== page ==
Russell Reid Makes Its Own Luck

It seems the only thing the folks at Russell Reid don’t plan for is good fortune. They study every aspect of the waste management industry, meet annually for a management retreat to strategize for the year ahead, carry out an acquisitions program, reinvest in the company according to long-term goals for managed growth, and carefully tweak operations and marketing to fit their business model.  As a result, the 67-year-old company enjoys a significant amount of—you guessed it—good fortune.

Maybe the lesson here is that good luck comes to those who work their tails off and leave nothing to fate.

“We are the third owners of the company, started in 1943, by the original Russell Reid,” says Gary Weiner, President and Chief Operating Officer for Russell Reid. When his father, entrepreneur Morton Weiner, acquired the company in 1981, “we were operating exclusively as a portable toilet rental company and figured it would be a good fit.”

Morton and his brother David had started Mr. John portable toilet rentals [] in 1964. Their first unit was built of plywood, the holding tank a 55-gallon drum with a hole cut in its side. From that humble and sort of scary beginning, a company was born that now has seven locations and nearly 250 employees.

Finessing the fit
Both companies were based in central New Jersey, and, like Mr. John, “Russell Reid was a service-based company,” explains Gary. “It came with two 3,000-gallon vacuum trucks and two metal boxes of index cards that represented customer accounts. It also came with a tremendous amount of goodwill. We opted to hang onto the [Russell Reid] name and branded it. Later, we adopted and trademarked a slogan, ‘Responsible Wastewater Management™,’ because we wanted to tell our customers that they’d be in good hands. Our book of business began to grow.”

Around this time, “Another dynamic was occurring in New Jersey. New regulations virtually outlawed the disposal of septic waste on farmers’ fields or in landfills. That opened the door to a number of smaller companies wanting to exit the business.”

Over the years, Russell Reid has acquired many similar smaller scale companies that were good fits and that allowed the growing company to expand the range of services it could offer to customers.

Gary explains: “The same trucks and workers could operate in other markets, from residential to commercial and industrial work.” That includes—but isn’t limited to—pumping leachate at landfills and grease for restaurants, cleaning out a drain at someone’s home or inspecting municipal sewer lines.

Gary rattles off “tanks, pits, pumps, sewers, sanitary, and storm”—the quick list of what Russell Reid does. “We have a number of combination sewer jet vacs that are more expensive and complicated. We got into that carefully.”

He anticipates that as the infrastructure in the Northeast ages, Russell Reid may expand its services to include relining and rehabilitating sewer conduits.

Centralized for “economies of scale”
Russell Reid is a full-service waste management company providing collection, transportation, and disposal of solid and liquid waste to all of New Jersey, metropolitan New York and Long Island, Philadelphia and eastern Pennsylvania, and northern Delaware.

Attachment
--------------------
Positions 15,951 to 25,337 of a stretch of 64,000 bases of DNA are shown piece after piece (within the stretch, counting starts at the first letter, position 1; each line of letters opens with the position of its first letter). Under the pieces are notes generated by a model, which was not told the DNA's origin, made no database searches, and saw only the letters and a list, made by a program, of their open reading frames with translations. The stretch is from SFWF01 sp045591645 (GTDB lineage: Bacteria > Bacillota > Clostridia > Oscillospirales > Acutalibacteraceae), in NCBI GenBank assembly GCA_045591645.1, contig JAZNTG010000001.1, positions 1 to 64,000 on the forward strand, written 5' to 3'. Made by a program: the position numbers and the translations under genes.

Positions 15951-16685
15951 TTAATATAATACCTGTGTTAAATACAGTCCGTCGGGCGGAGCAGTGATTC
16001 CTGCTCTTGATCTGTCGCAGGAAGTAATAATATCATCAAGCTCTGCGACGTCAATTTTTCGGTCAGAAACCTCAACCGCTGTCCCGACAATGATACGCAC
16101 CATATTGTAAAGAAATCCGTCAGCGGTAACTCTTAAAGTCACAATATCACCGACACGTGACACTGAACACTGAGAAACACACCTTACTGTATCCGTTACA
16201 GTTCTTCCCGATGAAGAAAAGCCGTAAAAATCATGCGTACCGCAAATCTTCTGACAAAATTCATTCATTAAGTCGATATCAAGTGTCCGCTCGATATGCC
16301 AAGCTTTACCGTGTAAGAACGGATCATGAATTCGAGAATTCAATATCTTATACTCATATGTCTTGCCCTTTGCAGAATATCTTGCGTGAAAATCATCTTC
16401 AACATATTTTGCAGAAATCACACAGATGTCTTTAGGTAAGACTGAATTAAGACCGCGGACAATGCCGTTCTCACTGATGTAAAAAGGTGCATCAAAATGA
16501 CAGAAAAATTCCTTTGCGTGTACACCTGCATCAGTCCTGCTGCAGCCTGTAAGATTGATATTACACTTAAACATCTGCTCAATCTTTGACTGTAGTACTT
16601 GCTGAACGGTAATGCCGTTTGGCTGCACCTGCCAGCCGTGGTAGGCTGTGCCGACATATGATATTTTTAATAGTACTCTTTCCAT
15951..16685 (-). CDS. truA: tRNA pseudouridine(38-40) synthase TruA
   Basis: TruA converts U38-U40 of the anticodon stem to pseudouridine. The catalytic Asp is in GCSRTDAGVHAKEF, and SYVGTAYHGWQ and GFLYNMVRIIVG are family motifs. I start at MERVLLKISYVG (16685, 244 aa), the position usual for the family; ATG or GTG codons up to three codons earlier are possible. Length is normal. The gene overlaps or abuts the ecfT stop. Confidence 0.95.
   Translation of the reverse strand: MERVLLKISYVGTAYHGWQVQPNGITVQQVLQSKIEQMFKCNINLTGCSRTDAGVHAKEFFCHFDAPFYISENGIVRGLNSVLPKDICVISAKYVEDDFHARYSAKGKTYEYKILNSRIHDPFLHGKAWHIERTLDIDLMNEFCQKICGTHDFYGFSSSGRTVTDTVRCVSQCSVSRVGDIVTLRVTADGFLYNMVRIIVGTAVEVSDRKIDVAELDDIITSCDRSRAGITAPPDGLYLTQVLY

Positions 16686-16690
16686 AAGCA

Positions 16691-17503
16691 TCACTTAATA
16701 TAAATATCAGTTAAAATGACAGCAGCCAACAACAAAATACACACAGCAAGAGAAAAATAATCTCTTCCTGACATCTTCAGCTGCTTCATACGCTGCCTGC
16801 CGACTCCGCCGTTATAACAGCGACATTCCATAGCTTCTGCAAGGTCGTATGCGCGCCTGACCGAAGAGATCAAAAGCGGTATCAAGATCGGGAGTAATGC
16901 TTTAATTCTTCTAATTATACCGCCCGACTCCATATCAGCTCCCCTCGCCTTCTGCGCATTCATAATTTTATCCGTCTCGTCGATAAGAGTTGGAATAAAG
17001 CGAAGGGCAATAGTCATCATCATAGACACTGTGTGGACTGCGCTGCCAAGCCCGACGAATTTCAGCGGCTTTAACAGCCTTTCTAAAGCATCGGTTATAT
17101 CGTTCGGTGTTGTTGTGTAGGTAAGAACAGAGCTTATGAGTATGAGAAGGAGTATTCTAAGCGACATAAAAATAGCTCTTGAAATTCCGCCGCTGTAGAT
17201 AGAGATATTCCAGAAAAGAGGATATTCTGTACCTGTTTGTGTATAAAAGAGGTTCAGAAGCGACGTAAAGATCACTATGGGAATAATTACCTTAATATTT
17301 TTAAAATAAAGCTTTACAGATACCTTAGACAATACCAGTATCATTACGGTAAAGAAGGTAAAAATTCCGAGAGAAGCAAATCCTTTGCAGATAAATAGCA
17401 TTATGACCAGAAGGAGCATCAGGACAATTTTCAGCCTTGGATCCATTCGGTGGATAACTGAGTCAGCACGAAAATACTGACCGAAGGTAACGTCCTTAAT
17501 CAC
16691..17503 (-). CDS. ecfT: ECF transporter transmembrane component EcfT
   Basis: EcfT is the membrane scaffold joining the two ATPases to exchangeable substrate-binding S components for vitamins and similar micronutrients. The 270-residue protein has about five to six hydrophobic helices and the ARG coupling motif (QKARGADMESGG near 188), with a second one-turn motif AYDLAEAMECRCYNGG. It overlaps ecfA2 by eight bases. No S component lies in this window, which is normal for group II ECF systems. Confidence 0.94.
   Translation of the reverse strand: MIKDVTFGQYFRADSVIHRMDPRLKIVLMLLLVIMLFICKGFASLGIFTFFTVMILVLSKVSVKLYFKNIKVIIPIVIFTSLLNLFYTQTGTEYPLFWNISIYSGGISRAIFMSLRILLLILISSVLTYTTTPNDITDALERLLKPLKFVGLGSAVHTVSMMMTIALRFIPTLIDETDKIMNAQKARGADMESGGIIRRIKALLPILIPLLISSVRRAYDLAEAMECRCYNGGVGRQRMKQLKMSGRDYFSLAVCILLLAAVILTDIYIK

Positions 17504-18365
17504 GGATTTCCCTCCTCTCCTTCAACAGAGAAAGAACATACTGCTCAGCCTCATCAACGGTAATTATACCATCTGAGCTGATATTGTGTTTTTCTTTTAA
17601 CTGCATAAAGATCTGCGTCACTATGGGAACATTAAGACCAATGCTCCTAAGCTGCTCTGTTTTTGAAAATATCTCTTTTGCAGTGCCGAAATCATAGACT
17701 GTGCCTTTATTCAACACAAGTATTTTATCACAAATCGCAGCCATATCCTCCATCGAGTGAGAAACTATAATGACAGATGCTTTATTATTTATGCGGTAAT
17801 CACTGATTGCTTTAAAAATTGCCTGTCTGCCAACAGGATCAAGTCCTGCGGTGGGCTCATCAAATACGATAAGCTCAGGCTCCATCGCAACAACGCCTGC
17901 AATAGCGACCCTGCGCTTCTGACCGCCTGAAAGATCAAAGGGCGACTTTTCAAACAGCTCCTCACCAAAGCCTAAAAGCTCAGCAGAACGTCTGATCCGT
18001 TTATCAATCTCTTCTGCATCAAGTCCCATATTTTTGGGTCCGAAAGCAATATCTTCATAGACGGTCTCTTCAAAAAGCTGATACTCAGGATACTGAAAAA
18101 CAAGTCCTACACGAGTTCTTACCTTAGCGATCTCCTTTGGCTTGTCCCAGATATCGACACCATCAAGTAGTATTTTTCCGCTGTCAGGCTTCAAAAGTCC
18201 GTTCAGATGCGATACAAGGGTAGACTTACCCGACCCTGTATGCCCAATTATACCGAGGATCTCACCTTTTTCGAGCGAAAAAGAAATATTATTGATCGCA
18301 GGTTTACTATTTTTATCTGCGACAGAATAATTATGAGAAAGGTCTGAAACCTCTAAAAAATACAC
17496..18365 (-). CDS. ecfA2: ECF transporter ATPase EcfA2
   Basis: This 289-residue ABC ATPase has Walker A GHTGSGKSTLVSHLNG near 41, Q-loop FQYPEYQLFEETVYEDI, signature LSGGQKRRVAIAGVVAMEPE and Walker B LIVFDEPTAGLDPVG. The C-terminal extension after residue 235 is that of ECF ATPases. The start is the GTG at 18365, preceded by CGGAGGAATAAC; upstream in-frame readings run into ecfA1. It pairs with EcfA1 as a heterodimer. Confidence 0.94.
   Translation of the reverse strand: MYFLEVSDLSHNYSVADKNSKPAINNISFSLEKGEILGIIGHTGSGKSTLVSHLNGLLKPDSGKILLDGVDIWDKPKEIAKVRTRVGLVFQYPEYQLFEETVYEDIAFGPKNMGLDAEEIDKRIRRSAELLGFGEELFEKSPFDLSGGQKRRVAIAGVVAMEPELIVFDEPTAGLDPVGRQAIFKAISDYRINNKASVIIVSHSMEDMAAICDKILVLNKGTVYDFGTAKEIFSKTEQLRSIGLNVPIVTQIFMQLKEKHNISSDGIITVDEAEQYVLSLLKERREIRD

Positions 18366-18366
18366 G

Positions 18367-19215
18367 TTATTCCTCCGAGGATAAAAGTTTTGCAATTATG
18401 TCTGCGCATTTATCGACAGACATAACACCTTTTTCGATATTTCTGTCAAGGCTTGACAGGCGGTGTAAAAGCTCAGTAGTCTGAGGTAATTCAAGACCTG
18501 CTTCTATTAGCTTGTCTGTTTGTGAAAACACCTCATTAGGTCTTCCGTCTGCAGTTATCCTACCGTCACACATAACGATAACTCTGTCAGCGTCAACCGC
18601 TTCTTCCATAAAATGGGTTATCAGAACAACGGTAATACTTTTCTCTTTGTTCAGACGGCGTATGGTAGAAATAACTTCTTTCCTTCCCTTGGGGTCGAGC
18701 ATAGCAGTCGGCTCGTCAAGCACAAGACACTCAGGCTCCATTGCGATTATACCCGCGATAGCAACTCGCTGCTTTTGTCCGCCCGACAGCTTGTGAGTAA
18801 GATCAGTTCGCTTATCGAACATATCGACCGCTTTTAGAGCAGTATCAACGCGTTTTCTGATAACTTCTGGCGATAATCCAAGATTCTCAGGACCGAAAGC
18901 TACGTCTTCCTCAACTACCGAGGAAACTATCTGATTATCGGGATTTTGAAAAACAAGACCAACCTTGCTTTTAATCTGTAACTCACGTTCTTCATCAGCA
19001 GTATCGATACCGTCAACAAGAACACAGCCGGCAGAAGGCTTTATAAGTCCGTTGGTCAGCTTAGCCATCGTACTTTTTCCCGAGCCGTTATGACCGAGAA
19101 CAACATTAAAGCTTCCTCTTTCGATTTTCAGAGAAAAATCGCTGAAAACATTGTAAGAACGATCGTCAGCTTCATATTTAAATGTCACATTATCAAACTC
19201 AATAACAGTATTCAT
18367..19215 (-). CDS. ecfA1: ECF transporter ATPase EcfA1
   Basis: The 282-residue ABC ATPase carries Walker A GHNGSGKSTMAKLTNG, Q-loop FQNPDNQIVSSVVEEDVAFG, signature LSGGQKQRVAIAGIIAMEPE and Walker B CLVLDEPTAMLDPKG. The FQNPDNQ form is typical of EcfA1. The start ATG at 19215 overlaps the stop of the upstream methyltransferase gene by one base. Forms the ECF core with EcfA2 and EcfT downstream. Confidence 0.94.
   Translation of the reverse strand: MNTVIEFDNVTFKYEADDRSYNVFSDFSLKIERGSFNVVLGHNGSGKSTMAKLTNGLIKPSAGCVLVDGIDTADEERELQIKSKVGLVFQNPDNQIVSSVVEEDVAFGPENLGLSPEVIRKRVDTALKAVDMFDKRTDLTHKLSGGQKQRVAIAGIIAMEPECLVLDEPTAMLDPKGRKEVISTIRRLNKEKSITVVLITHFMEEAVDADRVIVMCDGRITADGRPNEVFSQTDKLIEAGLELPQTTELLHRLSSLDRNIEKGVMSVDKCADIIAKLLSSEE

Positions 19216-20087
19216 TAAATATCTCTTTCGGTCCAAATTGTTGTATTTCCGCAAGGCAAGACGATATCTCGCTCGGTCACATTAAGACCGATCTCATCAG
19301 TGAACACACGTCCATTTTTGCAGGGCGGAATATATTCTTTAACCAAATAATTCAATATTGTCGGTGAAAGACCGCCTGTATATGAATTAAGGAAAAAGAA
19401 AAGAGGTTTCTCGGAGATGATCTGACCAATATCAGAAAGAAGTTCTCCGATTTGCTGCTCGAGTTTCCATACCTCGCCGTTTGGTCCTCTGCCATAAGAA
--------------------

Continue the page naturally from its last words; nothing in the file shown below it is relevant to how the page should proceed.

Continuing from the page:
Russell Reid and Mr. John share around 100 management and support personnel, and their 150 field service employees are co-branded and cross-trained. Of the companies’ seven locations, five are fully staffed service centers with a service manager, operational support staff, equipment maintenance personnel, and field service techs. Dispatchers and customer service personnel staff a central logistics department that pushes all work out to the service centers electronically, while financials and sales and marketing are also centralized.

“All customer relations, logistics, billing are done from a central location. We process [the work] here [and] push it out to the branches, where it is executed. Then it flows back for updating, processing, and billing,” says Gary.

Doing the right thing
Having grown up in the business, Gary likes “the change, the innovation, the challenge, being a leader.”

“I like the enthusiasm and excitement that industry professionals derive out of an industry that is often seen as mundane, obscure, and irrelevant.”

At the same time, he is realistic about the effort required to be successful. “The margins are very, very thin; the marketplace is unbelievably competitive; and there really are no trade secrets. It’s very challenging to create and build a sustainable model that allows the business to reinvest in itself. It’s not, by any means, easy. We made a commitment early on to be Best in Class, [and] we’ve been investing and re-investing from an early stage.”

He continues to be devoted to “making a not-very-sexy industry memorable. Our brand has excellent name recognition in the state of New Jersey. We have very high moral standards, a high level of integrity, and are environmentally responsible. We do the right thing. And if we don’t, we make it right.”

Find out more about Russell Reid at  or 800.356.4468.



An industry of ideas
American Liquid Waste: What’s the most significant advancement you’ve seen in the industry?
Gary Weiner: Solar light in the toilet…Actually, when we were at the pumper show [Pumper & Cleaner Expo, February 2010, in Louisville, KY], I saw a completely robotic video-inspection ’droid camera, self-propelled and wireless/cableless. I think it was mapping the sewer system. It could process everything it saw as well.

My brother Mitchell said [of the pumper show], “it’s a place of ideas.” That’s where you can really see the creativity and innovation to address the needs of this industry. It’s really come a long way.




Story by Anne Biggs

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